Commentaries

PMC Weekly Review - July 10, 2015

A Macro View – June Monthly Recap

Domestic equity markets suffered relatively steep losses in June after gains in each of the two previous months. The primary drivers of market action during the month were Greece’s yet-to-be-resolved status within the Eurozone and the bursting of China’s stock market bubble. After being one of the world’s best-performing markets in 2014, Chinese equities tumbled almost 17% in June on fears of overvaluation. Greece and its European Union creditors, led by Germany, played a game of “chicken” during the month as debt payment deadlines passed. Greece imposed capital controls, and a referendum as to whether to accept creditor demands for reduced pensions and other measures was handily voted down. Domestic economic data continued to chug along during the month, with employers adding 223,000 jobs during the month, in line with expectations. Average earnings remained flat, however, suggesting that while the job situation is improving, it is doing so modestly.

Within this landscape, stocks had a disappointing month in June. The S&P 500 fell by -2.4% for the month, and is now up a mere +1.2% year-to-date. The Dow Jones Industrials (DJIA) also declined -2.4% for the month. The tech-heavy Nasdaq Composite Index slumped -2.8% in May. The Russell 2000 Index of small cap stocks outperformed the Russell 1000 Index of large cap stocks, with returns of -0.8% and -2.4%, respectively. Growth stocks outperformed value stocks during the month. In terms of sector performance, the top performers in the month were consumer discretionary, consumer staples and health care, with returns of +0.7%, +0.3% and -0.5%, respectively. Materials and energy were the poorest performers, with returns of -6.6% and -6.1%, respectively. Commodities were also lower during the month, declining -1.9%. REITs also ceded ground in June, easing by -1.2%.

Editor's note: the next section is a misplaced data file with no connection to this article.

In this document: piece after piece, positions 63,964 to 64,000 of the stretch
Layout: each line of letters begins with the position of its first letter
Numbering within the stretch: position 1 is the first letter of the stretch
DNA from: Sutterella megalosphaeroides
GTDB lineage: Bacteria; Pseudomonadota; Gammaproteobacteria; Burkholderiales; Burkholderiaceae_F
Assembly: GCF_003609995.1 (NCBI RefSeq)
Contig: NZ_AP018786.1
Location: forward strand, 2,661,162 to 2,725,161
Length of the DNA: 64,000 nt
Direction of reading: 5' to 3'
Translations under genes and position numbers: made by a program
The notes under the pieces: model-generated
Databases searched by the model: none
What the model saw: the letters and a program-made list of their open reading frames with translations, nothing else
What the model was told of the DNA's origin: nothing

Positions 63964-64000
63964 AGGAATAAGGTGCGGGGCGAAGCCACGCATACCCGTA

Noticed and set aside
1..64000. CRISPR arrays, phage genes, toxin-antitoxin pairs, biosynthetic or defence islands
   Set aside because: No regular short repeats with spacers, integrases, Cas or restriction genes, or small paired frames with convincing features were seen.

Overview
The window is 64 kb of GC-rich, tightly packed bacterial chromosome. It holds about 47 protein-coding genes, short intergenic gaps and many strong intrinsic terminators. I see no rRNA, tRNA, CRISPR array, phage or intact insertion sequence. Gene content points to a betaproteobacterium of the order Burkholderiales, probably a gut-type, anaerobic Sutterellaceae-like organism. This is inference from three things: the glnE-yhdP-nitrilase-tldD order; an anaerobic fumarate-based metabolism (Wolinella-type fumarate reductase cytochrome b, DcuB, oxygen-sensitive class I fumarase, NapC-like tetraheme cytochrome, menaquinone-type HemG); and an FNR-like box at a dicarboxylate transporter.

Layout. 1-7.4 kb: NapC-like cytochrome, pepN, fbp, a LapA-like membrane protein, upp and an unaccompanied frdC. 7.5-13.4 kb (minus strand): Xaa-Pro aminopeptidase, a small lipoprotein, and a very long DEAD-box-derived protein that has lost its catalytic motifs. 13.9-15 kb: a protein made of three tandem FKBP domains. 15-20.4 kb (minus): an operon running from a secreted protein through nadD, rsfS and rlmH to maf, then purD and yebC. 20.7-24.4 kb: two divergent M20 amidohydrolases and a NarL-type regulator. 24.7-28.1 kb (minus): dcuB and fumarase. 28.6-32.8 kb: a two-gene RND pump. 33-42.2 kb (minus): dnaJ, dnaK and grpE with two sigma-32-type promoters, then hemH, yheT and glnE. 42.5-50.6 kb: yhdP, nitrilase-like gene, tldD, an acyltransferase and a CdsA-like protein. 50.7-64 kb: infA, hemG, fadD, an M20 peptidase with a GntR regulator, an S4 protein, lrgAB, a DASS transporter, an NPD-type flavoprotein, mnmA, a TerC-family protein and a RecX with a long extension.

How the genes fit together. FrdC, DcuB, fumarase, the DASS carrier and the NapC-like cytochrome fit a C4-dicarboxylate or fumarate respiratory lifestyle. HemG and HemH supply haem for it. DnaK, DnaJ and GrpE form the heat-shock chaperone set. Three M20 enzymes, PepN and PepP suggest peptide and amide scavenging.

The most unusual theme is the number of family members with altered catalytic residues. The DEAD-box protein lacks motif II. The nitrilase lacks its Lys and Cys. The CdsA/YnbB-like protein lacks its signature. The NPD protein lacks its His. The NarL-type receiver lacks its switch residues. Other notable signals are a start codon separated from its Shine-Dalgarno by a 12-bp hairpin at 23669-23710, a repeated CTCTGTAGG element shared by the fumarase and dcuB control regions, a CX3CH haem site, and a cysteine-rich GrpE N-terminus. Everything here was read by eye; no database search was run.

International equity markets fared poorly on both absolute and relative bases during June, as the situations pertaining to both Greece and China cast a pall over markets. Economically, developed markets have been improving, and stocks of those regions fared better on a relative basis. Still, the MSCI World ex-U.S. Index declined -5.1% for the month, and is now up only +4.4% year-to-date. Emerging markets got caught in the downdraft of the Chinese markets, and consequently were the world’s poorest performing during the month. The MSCI Emerging Markets Index fell by -7.7% for the month, and the MSCI EAFE Index, which measures developed markets performance, was down -4.2%. Regionally, Latin America generated the best relative performance, but yet still declined by -3.9%. China was by far the poorest performer, declining by -17% during the month.

Fixed income markets weren’t an asset class where investors could find solace in June, with most indices delivering negative total returns. Treasury losses accelerated at the beginning of the month, but reversed course as investor anxiety increased over Greece and China made the securities a safe haven. Analysts continue to believe that with the underlying resilience of the U.S. economy, the Federal Reserve will likely begin to raise interest rates in September. Within this environment, the 10-year U.S. Treasury yield ended the month at 2.34%, up 24 basis points from the 2.10% level of May 31st. Broad-based fixed-income indices were lower in June, with the Barclays U.S. Aggregate Bond Index declining -0.9% for the month. Global fixed-income markets, while negative, outperformed domestic indices, as the Barclays Global Aggregate ex-U.S. Index shed -3.0%. Intermediate-term corporate bonds were lower, as the Barclays U.S. Corporate 5-10 Year Index fell by -1.4%. The Barclays U.S. Corporate High Yield Index declined by -1.7%. Municipals were one of the only fixed-income segments gaining ground, as it delivered a +0.2% gain for June.

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